I have prepared three copper plates for this test. Each plate will have a different density of Z-Acryl Hard Ground Emulsion airbrushed onto the surface to create an aquatint. The correct aquatint density will allow the Ferric Chloride to penetrate the aquatint enough to create a painterly mark but not too much so that the Ferric open-bites the copper plate’s surface.
Date: June 1, 2010
Researcher’s Name: Sarah Zidonik
Plate Material: .032 Copper
Plate Size: 4″ x 6″
Room Temperature: 75° and sunny
Each plate was degreased with soy sauce that was rubbed onto the copper plate using a piece of rolled felt, rinsed and then dried with a clean rag and blow dryer. A basic airbrush sprayed aquatint was applied to each test plate (see Basic Ground Applications). Plate One was sprayed 11 rounds; Plate Two was sprayed 16 rounds; and Plate Three, 23 rounds. In each case the airbrush was opened only a small amount to allow for the finest spray possible, and each plate was sprayed from a distance of 16-18 inches away. Below are images of each plate as it appeared after the aquatint was sprayed and hardened in the dryer box for 20 minutes.
Each plate was etched using ferric chloride taken from the regularly used vertical tank, which read at 39° Baume. A small amount of gum arabic was added to the acid to prevent beading up on the plate when it was brushed on. Below is an image of Plate One during the etching process.
Timed Application of Mordant
Below is a diagram that explains the different spitbite applications.
Removal of Grounds
The grounds were effectively removed using a stripper bath of Arm & Hammer Washing Soda and water (100 grams/1 liter). They were rinsed in water and deoxidized in the plate brightener bath made of distilled white vinegar and salt (1 gallon/1 cup). Immediately following the brightener bath they were dried with a clean rag and blow dryer.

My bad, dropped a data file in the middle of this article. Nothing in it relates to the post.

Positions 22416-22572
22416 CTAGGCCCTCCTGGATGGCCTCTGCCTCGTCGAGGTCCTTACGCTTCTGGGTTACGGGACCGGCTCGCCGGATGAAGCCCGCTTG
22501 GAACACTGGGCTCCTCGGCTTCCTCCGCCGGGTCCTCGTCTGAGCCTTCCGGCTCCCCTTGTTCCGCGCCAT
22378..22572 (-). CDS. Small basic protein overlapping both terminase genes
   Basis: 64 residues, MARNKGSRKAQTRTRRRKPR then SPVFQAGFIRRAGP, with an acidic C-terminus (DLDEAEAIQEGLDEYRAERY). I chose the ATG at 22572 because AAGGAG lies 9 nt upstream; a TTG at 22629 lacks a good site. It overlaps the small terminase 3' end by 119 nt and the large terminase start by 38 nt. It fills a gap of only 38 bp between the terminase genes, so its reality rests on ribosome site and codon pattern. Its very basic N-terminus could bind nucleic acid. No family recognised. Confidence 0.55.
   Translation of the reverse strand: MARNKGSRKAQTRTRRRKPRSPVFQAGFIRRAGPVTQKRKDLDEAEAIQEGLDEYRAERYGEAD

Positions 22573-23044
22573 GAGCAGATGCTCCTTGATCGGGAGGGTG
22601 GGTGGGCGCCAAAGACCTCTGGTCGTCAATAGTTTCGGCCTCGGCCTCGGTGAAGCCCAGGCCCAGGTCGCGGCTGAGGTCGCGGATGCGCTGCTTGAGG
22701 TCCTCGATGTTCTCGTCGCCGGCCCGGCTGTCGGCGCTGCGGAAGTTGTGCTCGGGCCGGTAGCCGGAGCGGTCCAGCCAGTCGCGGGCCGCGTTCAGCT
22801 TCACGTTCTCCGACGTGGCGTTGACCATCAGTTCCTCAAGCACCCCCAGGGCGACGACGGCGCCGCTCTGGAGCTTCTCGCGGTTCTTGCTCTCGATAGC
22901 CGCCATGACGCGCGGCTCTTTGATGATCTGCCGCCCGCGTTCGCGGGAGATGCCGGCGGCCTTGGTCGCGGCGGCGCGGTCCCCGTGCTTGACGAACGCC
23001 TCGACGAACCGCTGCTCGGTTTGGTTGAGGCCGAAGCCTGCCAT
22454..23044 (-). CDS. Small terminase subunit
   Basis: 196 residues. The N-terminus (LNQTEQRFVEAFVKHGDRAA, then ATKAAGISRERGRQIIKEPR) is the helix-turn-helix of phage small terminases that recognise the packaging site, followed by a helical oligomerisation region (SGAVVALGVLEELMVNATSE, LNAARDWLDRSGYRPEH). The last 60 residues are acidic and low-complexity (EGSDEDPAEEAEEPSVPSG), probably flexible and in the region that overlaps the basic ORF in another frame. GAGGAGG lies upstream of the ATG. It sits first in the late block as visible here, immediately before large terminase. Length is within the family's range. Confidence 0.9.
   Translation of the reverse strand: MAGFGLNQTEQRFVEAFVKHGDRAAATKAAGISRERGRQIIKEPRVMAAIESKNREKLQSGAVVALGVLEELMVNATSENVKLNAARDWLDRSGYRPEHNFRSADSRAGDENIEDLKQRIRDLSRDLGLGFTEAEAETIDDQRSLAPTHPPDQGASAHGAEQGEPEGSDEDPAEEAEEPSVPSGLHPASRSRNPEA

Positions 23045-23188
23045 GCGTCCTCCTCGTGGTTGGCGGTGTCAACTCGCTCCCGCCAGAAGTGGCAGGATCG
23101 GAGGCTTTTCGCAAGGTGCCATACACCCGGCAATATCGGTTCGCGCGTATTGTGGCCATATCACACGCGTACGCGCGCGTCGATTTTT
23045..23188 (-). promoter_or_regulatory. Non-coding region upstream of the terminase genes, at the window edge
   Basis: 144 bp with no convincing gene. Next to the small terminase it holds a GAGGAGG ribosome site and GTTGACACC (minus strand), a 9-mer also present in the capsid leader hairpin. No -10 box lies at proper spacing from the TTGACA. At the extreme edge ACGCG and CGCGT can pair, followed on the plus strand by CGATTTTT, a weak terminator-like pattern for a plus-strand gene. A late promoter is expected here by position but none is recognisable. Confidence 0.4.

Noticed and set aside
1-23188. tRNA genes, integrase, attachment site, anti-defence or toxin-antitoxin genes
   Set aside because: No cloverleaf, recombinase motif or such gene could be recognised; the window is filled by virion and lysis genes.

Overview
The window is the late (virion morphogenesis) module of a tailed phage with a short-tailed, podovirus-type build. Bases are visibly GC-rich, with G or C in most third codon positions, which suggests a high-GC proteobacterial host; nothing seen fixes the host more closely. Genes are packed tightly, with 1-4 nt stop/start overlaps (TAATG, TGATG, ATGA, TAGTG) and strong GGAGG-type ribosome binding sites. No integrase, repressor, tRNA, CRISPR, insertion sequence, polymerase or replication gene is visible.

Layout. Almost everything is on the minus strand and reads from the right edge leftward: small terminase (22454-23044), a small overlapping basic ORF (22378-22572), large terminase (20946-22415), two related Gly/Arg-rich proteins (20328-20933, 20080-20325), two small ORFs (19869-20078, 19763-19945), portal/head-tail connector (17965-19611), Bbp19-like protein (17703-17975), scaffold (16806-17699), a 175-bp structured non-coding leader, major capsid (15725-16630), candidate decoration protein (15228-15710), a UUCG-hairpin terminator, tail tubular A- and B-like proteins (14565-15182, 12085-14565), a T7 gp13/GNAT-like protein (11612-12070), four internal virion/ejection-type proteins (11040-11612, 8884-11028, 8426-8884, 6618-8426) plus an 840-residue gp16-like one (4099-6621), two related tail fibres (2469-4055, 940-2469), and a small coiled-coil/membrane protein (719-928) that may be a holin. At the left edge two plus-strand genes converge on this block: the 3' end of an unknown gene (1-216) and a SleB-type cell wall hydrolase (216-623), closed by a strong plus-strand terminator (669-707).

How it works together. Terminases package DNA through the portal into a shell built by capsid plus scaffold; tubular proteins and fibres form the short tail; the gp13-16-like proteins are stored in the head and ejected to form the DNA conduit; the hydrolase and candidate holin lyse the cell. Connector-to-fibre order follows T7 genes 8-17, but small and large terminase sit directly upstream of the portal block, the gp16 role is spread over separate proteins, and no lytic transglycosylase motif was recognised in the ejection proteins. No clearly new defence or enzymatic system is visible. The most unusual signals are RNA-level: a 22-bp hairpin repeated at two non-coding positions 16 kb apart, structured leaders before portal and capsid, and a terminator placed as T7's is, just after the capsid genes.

After Bath Evaluation
The grounds appear to have stayed in tact during the etching process. Drawings based on images from a 100x-magnified microscope were done of the grounds before and after the etching process.
The ink used was a mixture of 50% Graphic Chemical Bone Black and 50% Charbonnel RSR, plus ½ teaspoon of #3 plate oil (to about 2 tablespoons ink). They were carded on with mat board scraps, wiped with used tarlatan, and then palm wiped.
Paper Type: Hahnemuhle Copperplate
Paper Soaking Time: 1hr
Press Blanket Setup: Sizing catcher and pusher, 11.5 pressure, Small Takach Press
The major difference between all the plates in this test and those that had failed in the past was the aquatint density. Though there was a range in this test, even the plate with the least density was sprayed much longer than those in the past that had failed. I might speculate that the third plate (the one with the highest density of aquatint) resulted in the smoothest print, though the differences are so subtle that this would need to be tested in further experiments. As a result, I feel comfortable in concluding that there is a minimum spray density that is needed in order to create a successful spit bite. Too little spray can possibly result in losing ground and open biting. The 100x-magnifier (rather than a common loop) is a useful tool in deciphering the in density of the aquatint.